[hibernate-dev] JPA2 locking
steve at hibernate.org
Thu Oct 22 11:14:52 EDT 2009
But my point is that the spec is misusing the term repeatable read here.
Repeatable read in database terms is strictly about making sure a
transaction sees the the same data "version" every time it reads a given
row. That has nothing *necessarily* to do with blocking concurrent
writers. In fact MVCC is all about actually *allowing* those concurrent
writers in this exact situation; and in fact in classic MVCC T@ (the
concurrent writer) will be allowed to continue and even succeed; it is
T1 that will fail later if it tries to write to that row. This is
clearly what the spec is saying should not be allowed to happen.
My reading of those PESSIMISTIC_* mode rules is that we need to make
sure T2 blocks or fails as soon as it tries to get its write lock. Now
on MVCC in practice does an intention lock (select ... for update, et
al) achieve that? Or doe we explicitly need to grab a, exclusive/write
lock from T1? That part I am not sure.
On Thu, 2009-10-22 at 11:51 +0200, Emmanuel Bernard wrote:
> It seems to be the RR definition to me
> "All data records read by a SELECT statement cannot be changed;"
> On 20 oct. 09, at 18:16, Steve Ebersole wrote:
> > See my reading of P2 though is more than just ensuring a repeatable
> > read.
> > If T1 does lock(entity, LockModeType.PESSIMISTIC_READ) we need to make
> > sure T2 cannot update or delete that row b4 T1 completes. That's
> > blocking, not simply repeatable read.
> > On Tue, 2009-10-20 at 17:55 +0200, Emmanuel Bernard wrote:
> >> On 20 oct. 09, at 17:46, Steve Ebersole wrote:
> >>> Just wanted to point out that "checking" the isolation level may not
> >>> be
> >>> accurate. HSQLDB, for example, lets you set any isolation you want
> >>> and
> >>> dutifully reports it back even though it (used to, at least) only
> >>> supports READ UNCOMMITTED. But, I personally think we need to just
> >>> assume that we are running in at least READ COMMITTED (HSQLDB in a
> >>> single user environment would behave as if READ COMMITTED). READ
> >>> UNCOMMITTED has to be universally considered evil in real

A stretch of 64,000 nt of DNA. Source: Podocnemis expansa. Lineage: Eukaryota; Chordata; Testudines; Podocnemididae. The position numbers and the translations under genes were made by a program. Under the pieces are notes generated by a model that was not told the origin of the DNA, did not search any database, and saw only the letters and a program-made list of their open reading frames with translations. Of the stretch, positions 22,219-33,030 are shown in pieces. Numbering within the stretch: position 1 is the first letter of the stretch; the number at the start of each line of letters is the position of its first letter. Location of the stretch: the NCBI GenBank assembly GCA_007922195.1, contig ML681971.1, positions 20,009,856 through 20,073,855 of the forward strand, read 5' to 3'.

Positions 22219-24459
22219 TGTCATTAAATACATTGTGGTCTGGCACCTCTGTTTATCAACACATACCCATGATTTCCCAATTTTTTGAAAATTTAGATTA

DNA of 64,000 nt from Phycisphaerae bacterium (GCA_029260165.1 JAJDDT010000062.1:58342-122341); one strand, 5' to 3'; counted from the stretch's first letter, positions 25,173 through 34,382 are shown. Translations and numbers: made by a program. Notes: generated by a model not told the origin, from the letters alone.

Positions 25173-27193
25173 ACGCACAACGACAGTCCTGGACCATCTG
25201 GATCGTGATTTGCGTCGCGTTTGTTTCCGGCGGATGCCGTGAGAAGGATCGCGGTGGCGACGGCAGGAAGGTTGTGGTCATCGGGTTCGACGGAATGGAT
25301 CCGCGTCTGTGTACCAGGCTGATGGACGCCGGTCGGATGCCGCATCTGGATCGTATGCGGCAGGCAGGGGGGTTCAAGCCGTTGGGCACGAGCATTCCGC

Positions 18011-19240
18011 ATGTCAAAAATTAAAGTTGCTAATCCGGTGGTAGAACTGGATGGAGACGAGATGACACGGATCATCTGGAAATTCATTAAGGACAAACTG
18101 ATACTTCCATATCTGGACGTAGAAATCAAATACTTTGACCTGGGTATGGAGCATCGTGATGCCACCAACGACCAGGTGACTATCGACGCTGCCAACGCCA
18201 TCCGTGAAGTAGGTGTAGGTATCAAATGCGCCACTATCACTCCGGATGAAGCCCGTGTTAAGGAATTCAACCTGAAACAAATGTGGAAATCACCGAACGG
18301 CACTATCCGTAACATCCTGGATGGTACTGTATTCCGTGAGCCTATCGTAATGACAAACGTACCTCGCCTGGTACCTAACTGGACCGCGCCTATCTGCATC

> >>> practice :)
> >> I think the spec assumes Read committed isolation at minimum, so we
> >> should be good.
> >>> WRT PESSIMISTIC_READ, it really comes down to the intent. Is this
> >>> supposed to stop other writers from writing to the given data
> >>> until we
> >>> are done with it? Aka, would this be an intention lock (I intend to
> >>> update this data so don't let other writers in here right now)? Or
> >>> merely a guarantee of repeatable read?
> >> Here is the contract
> >> If transaction T1 calls lock(entity, LockModeType.PESSIMISTIC_READ)
> >> or
> >> lock(entity, LockModeType.PESSIMISTIC_WRITE)on an object, the entity
> >> manager must ensure that neither of the following phenomena can
> >> occur:
> >> • P1 (Dirty read): Transaction T1 modifies a row. Another
> >> transaction T2 then reads that row and obtains the modified value,
> >> before T1 has committed or rolled back.
> >> • P2 (Non-repeatable read): Transaction T1 reads a row. Another
> >> transaction T2 then modifies or deletes that row, before T1 has
> >> committed or rolled back.
> >> Any such lock must be obtained immediately and retained until
> >> transaction T1 completes (commits or rolls back).
> > --
> > Steve Ebersole <steve at hibernate.org>
> > Hibernate.org
> > _______________________________________________
> > hibernate-dev mailing list
> > hibernate-dev at lists.jboss.org
> > https://lists.jboss.org/mailman/listinfo/hibernate-dev
Steve Ebersole <steve at hibernate.org>
More information about the hibernate-dev